The President of Iceland, His Excellency Dr. Gudni Th. Johannesson, received on 11 May the speakers and foreign guests at an international conference held the day after by the University of Iceland on the occasion of the retirement of Hannes H. Gissurarson, Professor of Politics, who turned seventy in February. In his welcoming address, the President praised three books by the Professor, the 1992 biography of Jon Thorlaksson, an Icelandic engineer, entrepreneur and politician, a 2010 dictionary of quotations and the 2020 book on Twenty-Four Conservative-Liberal Thinkers, the first one being the Icelandic chronicler Snorri Sturluson. Indeed, the President’s residence, Bessastadir, had belonged to Snorri: it was seized by the Norwegian king in 1241, after Snorri had been assassinated as the king’s enemy. The President showed the guests around Bessastadir, including the basement where excavations are being done. He said that probably Jon Hreggvidsson, a famous protagonist in Halldor Laxness’ Iceland’s Bell, had been kept there as a prisoner when Bessastadir was the residence of the Danish governor of Iceland. In early 19th century, a school had been based at Bessastadir, and one of the pupils had been the romantic poet Jonas Hallgrimsson who had revived and purified the Icelandic language.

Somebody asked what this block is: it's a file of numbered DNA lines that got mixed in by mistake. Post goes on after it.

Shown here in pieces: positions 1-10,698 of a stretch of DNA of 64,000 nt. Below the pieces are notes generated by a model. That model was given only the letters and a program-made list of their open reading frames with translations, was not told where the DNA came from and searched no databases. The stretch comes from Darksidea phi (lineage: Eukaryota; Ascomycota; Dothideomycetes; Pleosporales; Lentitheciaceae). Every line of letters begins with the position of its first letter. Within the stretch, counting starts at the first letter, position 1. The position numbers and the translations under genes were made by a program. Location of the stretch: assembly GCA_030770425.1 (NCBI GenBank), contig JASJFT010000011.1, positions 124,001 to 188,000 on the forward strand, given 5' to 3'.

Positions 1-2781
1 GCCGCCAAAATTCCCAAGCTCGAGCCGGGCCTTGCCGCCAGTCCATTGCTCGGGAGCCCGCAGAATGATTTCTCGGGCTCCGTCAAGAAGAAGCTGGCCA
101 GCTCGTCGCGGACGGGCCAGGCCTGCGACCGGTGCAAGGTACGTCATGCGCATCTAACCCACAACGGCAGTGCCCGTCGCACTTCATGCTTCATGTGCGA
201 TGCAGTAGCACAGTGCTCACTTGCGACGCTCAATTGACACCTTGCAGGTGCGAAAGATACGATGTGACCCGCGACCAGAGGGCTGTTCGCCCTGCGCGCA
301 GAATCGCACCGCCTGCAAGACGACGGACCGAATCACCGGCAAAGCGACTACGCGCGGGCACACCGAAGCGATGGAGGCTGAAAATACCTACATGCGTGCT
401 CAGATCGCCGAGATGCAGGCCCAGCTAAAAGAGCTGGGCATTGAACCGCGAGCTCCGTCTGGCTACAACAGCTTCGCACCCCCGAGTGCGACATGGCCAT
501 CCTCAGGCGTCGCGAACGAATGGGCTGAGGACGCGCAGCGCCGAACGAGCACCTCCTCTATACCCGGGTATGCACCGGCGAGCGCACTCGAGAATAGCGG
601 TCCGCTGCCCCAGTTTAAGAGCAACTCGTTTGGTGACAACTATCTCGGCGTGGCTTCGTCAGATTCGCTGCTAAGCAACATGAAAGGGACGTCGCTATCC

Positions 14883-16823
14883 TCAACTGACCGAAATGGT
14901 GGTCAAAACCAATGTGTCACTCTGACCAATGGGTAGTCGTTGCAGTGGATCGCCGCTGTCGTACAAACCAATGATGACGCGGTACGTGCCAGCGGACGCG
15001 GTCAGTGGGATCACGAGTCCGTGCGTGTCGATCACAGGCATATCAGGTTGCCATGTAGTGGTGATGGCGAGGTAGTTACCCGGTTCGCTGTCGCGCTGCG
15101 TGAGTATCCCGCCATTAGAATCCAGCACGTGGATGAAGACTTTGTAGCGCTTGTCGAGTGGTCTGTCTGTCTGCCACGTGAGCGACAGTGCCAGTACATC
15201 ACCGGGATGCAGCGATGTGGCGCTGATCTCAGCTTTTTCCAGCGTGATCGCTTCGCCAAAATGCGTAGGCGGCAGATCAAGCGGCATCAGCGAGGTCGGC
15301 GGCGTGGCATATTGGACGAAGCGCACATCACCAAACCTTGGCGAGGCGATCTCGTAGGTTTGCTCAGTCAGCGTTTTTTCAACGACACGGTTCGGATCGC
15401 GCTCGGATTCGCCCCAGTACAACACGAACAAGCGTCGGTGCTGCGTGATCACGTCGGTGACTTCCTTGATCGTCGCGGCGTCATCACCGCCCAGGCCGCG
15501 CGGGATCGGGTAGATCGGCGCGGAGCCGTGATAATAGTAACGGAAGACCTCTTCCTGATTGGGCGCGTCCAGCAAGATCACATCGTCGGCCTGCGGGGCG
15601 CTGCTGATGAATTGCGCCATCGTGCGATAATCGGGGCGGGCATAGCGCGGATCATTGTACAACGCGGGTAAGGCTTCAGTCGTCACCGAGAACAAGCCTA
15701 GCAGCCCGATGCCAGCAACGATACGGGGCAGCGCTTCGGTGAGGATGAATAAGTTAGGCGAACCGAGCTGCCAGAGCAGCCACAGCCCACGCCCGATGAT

After the President’s reception the guests joined the annual dinner of RSE, the Icelandic Institute of Social and Economic Affairs, led by Economics Professor Ragnar Arnason and entrepreneur Heidar Gudjonsson. There, Bruce Caldwell gave a talk about his recent biography of Friedrich A. von Hayek—one of the best books of 2022 according to the Economist. The dinner was held in the new Parliament Hotel, looking out on the statue of Jon Sigurdsson in front of Parliament House, and Gudjonsson gave a toast to Jon Sigurdsson who was a true classical liberal as the excerpts from his work Gudjonsson read out clearly showed.